GREAT post Ewen!

    I've actually seen and used that strategy before... framing
    the criteria for the reader of the ad.

    but I think my headline was more of a "10 Good Reasons Why'
    and then did a similar set up and framing like your example.

    but honestly, ewen, your explanation of The technique is one
    of the simplest and best I've ever seen!
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    • Profile picture of the author ewenmack
      Originally Posted by shawnlebrun View Post

      GREAT post Ewen!

      I've actually seen and used that strategy before... framing
      the criteria for the reader of the ad.

      but I think my headline was more of a "10 Good Reasons Why'
      and then did a similar set up and framing like your example.

      but honestly, ewen, your explanation of The technique is one
      of the simplest and best I've ever seen!
      Thanks Shawn.

      As I pointed out, it's set up for classified advertising.

      This is because the reader has made up his/her mind to buy,
      just is deciding "who" to buy from.

      Remember, we are always dealing with the readers frame of mind
      when they hit your ad.

      Thank you for inspiring me to send the link your way.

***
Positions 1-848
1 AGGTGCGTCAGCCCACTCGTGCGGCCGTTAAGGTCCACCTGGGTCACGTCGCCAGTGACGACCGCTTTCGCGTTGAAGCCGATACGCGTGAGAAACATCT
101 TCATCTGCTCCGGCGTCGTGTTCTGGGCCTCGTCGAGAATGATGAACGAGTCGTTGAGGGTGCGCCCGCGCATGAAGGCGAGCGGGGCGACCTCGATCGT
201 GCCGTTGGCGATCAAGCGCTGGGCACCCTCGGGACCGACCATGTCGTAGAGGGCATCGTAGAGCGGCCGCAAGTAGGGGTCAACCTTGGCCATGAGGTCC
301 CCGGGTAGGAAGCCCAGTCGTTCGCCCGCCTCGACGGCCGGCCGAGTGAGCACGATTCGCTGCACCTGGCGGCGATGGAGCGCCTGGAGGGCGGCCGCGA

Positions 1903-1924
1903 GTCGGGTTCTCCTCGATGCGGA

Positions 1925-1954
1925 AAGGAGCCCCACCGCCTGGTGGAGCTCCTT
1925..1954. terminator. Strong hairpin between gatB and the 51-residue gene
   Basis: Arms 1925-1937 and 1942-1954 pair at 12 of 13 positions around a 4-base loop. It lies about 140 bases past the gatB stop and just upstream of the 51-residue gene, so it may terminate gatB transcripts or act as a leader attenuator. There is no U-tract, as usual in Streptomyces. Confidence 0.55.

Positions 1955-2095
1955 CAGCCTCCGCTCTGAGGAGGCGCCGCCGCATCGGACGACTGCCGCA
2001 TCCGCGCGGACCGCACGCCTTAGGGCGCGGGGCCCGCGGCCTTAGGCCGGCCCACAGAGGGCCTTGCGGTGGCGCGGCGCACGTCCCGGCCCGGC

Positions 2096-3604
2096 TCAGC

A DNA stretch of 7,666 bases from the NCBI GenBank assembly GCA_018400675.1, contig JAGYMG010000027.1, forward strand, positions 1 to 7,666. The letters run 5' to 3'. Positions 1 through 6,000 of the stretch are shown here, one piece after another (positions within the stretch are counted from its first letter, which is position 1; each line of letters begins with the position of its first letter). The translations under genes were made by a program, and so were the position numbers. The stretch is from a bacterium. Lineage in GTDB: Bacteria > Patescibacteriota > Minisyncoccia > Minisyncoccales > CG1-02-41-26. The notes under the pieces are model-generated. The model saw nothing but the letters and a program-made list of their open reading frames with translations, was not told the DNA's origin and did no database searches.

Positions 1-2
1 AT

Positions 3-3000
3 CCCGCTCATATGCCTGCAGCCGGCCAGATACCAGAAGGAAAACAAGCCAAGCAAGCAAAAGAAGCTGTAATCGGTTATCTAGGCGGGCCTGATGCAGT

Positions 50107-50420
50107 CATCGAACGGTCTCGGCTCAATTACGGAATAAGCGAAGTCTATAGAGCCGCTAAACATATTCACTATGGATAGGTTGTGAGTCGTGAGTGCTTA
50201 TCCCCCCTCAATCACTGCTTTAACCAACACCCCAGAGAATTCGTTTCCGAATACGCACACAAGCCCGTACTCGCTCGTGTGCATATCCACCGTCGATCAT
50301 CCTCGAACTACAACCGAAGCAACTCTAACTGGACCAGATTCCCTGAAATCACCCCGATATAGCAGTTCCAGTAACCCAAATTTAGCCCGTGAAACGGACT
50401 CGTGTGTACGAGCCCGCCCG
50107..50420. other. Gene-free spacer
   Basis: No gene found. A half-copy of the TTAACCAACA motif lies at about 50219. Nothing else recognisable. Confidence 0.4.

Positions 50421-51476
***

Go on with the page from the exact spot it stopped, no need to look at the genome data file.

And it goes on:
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      • Profile picture of the author RickDuris
        This is interesting advice, and I'm sure it could go a long way to landing projects. I've seen other copywriters do it in the market.

        I would never use it though. It just feels "uncouth."

        It's a personal decision, but I don't think disseminating my Client's work product to competition in the market... then pointing to it saying "This made $X amount in sales"... is something Clients would approve of.

        I wouldn't if I was a Client. I wouldn't if I had just paid top dollar for copy. I wouldn't if the piece was converting admirably.

        Even if they agreed upfront, I still think it could come back to haunt you, the copywriter.

        Especially if you were getting a percentage of the backend.

        I regularly land Clients where privacy is of paramount importance. I have no problem "zipping the lip."

        I believe it's the reason my referral & repeat business is strong.